• December 27, 2014

Higher education focus of economic conference

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Posted: Friday, August 23, 2013 4:30 am

President Marc Nigliazzo’s plans for Texas A&M University-Central Texas were reaffirmed Thursday as he listened to distinguished economists discuss ways to involve the community to boost economic development.

“From (the speakers) I learned that we’re doing a lot of things right,” Nigliazzo said. “We’re very pleased to have such large community support.”

About 100 community and business leaders, school administrators and economic developers from the Fort Hood-Killeen area attended the sixth annual economic conference Thursday at Beck Hall at Texas A&M-Central Texas.

Guest speaker Andrew J. Policano, academic director of the University of California-Irvine’s Center for Investment and Wealth Management, said the focus of this year’s event was higher education.

Policano said his center looks at the plight of public universities as funding decreases. The center also develops ways higher education institutions should respond.

“We talk about how universities have to think about their life without as much support from the government,” he said. “Our whole discussion revolved around how a partnership between public universities and economic development can be mutually beneficial to both because the better the community is, the easier it is for the university to attract great students and businesses.”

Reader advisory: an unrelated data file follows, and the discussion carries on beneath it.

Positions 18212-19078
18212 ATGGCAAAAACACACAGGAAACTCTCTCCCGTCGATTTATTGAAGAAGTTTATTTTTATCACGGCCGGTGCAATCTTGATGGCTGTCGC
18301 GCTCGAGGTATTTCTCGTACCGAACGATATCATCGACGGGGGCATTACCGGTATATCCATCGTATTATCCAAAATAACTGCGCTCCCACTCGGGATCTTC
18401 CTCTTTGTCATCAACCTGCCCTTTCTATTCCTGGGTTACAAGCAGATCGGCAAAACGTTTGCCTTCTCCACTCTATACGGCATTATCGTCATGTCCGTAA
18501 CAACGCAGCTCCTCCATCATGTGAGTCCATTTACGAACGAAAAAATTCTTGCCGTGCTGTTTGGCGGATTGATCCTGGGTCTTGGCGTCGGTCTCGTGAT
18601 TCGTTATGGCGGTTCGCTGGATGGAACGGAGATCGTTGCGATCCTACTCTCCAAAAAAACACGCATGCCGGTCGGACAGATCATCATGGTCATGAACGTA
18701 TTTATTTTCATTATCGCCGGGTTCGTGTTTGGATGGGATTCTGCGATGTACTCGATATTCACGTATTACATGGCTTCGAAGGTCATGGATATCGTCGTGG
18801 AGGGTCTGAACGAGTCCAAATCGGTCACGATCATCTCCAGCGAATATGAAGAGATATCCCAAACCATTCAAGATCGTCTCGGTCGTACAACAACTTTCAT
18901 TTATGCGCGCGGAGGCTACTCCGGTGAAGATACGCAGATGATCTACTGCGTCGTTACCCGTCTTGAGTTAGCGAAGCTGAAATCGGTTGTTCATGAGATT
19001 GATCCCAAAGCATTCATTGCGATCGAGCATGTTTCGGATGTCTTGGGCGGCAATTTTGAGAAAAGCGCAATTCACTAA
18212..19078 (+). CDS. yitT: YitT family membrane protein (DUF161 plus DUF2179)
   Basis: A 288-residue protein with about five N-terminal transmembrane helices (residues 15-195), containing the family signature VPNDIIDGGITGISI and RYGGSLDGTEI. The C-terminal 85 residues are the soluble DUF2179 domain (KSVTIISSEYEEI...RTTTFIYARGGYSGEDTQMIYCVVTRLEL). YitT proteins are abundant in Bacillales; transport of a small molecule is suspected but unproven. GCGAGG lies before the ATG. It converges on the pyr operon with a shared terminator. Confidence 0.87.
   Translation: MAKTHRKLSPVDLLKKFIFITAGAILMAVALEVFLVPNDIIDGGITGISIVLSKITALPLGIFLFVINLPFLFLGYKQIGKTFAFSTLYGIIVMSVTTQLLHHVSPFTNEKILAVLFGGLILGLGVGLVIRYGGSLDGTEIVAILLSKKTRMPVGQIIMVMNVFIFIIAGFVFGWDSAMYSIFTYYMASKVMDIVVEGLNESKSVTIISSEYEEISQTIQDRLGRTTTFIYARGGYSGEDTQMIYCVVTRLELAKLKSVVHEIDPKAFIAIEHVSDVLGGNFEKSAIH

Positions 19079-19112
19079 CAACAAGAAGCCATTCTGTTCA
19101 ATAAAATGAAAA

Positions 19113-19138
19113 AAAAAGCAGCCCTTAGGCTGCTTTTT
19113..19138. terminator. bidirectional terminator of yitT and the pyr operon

He said Texas A&M-Central Texas is already doing a “wonderful” job with university-community partnerships.

“Obviously, this is a university that has terrific interaction with the military, great support from the Army and interacts with the community,” he said.

Some of Policano’s suggestions included engaging with the chamber of commerce to discuss housing and business development, in addition to encouraging students to study subjects that will promote economic development.

Nigliazzo welcomed Policano’s suggestions.

“He’s got years and years of experience with lots of research,” Nigliazzo said.

Since the university is still under construction, Policano said, it has the advantage of developing programs many well-established institutions would have difficulty with.

“You could build an institute that focuses on banking and train students who (upon graduation) will bring other banks and financial institutions to the area,” Policano said.

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